Victoria's Secret is an easily recognized brand. I chose to write on a Victoria's Secret ad featuring their new line called, "Body Bare". The ad shows a delicate, skinny, model, with her back slightly arched, gazing into the distance. Her shiny, bronze skin greatens her sensuality and specialized prowess. The dim lighting.
implies mystery and seduction. This ad exudes an image of pampering and sexiness. It doesn't depict comfort, but a glamorous model in seductive attire.
Lingerie advertisements are designed for women ages 15-30, who are the most likely to wear what is advertised. These are the people who read the fashion magazines in which Victoria's Secret ads appear. Advertisers are trying to reach the group that is most image conscious. The people behind this ad and others like it have failed to grasp the female audience. This is ironic considering the fact that women are the ones that wear lingerie.
Men are the target audience of ads such as this. Lingerie ads picture attractive, barley clothed women. Victoria's Secret catalogs, runway shows, and magazine ads are all pointedly geared towards men. They specifically target men over 35. At 35 years old, most men are either married or in serious relationships. They spend money on Victoria's Secret products for the woman in their lives. Advertisements were aired during the Super Bowl. Victoria's Secret models were even featured in Sports Illustrated. Women are not affected by lingerie ads the way men are.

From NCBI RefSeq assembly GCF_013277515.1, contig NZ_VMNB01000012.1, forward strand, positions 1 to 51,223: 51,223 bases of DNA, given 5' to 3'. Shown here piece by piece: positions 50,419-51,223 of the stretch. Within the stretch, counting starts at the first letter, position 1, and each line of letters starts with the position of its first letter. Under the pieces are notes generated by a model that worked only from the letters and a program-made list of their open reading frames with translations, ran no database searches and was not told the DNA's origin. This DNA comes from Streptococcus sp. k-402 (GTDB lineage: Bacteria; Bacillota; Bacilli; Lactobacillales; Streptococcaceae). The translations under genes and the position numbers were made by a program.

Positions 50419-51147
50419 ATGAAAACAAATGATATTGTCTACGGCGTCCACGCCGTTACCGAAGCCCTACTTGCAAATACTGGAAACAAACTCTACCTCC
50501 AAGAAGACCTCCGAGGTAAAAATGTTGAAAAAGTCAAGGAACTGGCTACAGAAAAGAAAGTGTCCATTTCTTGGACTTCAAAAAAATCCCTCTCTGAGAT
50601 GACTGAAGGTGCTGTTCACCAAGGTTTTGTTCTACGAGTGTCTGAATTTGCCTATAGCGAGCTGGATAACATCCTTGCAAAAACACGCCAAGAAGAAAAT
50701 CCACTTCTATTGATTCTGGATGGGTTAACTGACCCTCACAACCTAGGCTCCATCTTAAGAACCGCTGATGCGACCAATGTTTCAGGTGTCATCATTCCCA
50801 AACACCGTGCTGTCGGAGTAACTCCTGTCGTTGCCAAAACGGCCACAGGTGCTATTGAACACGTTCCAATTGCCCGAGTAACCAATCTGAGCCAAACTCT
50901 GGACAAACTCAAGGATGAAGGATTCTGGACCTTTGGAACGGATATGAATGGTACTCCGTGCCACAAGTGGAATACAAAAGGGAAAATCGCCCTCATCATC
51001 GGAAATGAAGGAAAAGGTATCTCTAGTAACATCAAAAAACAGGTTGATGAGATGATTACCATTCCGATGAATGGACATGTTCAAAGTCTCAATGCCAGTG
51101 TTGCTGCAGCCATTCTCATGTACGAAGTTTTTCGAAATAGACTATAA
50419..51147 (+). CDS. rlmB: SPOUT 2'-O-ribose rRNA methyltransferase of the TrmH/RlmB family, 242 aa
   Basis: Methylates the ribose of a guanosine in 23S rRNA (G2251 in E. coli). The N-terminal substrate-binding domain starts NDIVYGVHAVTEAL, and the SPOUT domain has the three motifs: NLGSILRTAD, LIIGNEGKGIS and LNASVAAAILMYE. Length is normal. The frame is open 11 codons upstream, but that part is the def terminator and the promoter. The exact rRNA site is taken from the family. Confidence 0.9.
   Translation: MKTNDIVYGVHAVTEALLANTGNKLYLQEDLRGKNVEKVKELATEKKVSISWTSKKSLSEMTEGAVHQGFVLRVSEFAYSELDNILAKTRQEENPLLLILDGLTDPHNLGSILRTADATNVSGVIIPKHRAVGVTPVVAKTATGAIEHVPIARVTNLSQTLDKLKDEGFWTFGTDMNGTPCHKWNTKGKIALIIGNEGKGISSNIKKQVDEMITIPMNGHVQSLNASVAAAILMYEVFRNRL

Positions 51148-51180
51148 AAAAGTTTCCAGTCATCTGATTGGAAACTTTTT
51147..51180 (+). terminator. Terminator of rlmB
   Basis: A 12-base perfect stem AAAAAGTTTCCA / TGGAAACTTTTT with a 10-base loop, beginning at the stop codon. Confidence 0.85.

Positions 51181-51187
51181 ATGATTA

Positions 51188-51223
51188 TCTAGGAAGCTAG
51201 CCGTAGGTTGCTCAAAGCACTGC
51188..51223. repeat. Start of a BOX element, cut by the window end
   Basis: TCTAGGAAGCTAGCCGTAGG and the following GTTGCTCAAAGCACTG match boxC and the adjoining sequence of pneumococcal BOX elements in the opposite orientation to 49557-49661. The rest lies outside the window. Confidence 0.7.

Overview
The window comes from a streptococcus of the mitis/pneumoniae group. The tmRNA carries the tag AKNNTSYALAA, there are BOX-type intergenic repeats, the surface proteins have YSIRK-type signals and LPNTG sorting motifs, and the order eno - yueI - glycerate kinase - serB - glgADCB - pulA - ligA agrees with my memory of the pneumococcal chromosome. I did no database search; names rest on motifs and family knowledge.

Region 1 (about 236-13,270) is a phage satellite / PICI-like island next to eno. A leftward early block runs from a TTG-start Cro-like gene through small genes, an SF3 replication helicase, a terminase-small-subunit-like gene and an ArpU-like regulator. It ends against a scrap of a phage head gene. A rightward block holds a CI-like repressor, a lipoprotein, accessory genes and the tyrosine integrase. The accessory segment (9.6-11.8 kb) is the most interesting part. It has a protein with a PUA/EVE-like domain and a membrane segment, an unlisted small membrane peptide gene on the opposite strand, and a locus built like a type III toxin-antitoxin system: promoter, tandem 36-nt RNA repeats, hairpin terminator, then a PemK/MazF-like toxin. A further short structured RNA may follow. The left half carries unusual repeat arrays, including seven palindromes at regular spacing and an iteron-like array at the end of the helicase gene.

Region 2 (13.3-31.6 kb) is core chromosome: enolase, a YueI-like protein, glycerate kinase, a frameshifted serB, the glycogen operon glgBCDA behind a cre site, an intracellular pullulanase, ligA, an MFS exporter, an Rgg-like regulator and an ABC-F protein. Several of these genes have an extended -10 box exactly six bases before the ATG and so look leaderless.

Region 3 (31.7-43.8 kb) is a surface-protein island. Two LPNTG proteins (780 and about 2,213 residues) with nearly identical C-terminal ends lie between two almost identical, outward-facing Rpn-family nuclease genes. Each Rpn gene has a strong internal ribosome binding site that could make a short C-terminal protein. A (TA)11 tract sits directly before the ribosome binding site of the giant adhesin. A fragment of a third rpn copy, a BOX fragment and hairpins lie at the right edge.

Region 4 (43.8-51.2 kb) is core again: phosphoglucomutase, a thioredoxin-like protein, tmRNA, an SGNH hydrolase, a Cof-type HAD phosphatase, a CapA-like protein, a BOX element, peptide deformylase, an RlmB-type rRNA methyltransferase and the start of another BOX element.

In the Body Bare advertisement, the model's matching underwear set go perfectly with her unreal eye color. The shadowing creates a slimming effect and this strikes on the nerves of female consumers. Advertisements like these embody the "perfect" woman, primarily thin, but also almost exclusively white, young, and affluent. Advertisers are not using real women to model their products. This is sending a message to average women that they are not good enough unless they are pleasing to look at.